Within my practice I’ve repeatedly looked in two directions at once: turning to the past in order to make sense of something in the present. Archives, particularly photographic archives, embody this as a given. Within the Middle Eastern context, however, images documenting the region’s history, images produced by those who lived and breathed it, are scarce.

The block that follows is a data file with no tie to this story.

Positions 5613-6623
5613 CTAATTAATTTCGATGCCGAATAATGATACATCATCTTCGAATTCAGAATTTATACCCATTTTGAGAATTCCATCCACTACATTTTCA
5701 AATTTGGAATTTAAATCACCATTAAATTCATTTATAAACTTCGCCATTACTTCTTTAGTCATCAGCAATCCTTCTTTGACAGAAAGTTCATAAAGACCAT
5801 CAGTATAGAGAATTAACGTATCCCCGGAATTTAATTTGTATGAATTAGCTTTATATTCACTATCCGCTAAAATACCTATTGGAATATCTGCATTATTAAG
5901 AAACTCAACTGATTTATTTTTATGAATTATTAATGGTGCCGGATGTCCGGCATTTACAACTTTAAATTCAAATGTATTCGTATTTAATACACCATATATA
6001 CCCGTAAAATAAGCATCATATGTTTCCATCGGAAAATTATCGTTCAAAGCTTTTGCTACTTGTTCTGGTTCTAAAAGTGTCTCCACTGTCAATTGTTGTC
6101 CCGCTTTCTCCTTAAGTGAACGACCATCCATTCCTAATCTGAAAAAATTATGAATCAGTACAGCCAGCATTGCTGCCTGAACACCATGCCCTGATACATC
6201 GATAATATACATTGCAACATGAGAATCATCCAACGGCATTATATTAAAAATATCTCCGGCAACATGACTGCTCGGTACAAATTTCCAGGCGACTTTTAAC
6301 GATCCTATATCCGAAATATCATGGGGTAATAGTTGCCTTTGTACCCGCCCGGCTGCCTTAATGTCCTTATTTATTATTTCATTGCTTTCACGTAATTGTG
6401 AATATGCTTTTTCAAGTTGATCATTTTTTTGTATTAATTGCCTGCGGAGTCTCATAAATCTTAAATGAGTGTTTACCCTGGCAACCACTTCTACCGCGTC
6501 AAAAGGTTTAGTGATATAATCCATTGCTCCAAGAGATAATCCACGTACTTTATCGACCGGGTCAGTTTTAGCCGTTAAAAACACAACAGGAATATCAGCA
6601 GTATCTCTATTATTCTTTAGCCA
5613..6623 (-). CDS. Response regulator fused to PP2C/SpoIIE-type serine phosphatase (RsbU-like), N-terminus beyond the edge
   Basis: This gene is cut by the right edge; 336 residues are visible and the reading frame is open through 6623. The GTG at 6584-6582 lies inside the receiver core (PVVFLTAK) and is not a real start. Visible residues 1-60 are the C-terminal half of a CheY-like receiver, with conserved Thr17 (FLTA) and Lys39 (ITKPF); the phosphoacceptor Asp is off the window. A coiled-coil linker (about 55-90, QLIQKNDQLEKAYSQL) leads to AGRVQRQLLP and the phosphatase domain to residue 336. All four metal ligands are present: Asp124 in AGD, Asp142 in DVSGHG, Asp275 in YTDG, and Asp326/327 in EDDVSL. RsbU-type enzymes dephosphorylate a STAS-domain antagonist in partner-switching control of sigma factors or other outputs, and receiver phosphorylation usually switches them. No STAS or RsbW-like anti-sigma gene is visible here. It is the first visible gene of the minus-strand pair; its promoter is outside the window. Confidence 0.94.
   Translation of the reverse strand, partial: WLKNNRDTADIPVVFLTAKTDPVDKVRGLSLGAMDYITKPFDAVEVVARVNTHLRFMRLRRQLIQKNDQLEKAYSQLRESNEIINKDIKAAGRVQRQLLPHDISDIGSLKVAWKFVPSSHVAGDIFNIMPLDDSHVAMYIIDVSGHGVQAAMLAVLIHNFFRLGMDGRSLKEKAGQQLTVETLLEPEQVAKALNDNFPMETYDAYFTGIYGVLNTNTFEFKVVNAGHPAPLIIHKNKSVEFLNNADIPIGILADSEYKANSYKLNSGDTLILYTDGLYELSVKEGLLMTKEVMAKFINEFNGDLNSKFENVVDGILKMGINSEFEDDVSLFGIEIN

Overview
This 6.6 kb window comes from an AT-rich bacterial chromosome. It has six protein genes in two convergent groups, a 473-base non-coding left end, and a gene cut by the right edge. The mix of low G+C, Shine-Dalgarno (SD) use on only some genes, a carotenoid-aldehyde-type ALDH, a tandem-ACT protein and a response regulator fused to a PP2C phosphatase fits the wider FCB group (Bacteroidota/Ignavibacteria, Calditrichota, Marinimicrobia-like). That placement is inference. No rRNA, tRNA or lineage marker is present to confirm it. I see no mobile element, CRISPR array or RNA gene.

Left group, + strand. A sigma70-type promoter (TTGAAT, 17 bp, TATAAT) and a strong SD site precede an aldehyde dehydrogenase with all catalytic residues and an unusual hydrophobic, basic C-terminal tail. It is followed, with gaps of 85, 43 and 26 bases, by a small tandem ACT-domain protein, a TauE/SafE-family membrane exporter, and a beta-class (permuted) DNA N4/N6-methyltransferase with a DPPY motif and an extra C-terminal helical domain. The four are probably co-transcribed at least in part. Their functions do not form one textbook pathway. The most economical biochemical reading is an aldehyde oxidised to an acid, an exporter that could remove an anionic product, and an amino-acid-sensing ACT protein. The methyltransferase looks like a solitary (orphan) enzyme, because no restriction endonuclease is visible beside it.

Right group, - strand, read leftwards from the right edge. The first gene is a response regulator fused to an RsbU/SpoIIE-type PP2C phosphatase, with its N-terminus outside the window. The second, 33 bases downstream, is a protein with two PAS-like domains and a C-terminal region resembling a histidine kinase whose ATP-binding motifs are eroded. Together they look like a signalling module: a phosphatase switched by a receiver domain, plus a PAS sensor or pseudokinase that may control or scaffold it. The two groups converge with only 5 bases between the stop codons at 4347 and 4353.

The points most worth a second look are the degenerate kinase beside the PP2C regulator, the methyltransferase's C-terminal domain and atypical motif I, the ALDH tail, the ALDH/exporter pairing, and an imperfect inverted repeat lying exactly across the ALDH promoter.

When I discovered the Pierre de Gigord Collection during my graduate internship at the Getty Research Institute, I expected to find only a variety of romanticized images of the Middle East. Indeed, as Ali Behdad points out in his book Camera Orientalis: Reflections on Photography of the Middle East, Gigord traces the origin of his collection to his “Orientalist adventure” in Turkey. Nevertheless, despite Gigord’s collecting intentions, his collection sheds light on an important aspect of Ottoman history because it includes a large number of images taken by Armenian photographers. This archive thus allows us to unearth the stories of many Armenian artists and craftsmen who pioneered the medium in the Ottoman Empire.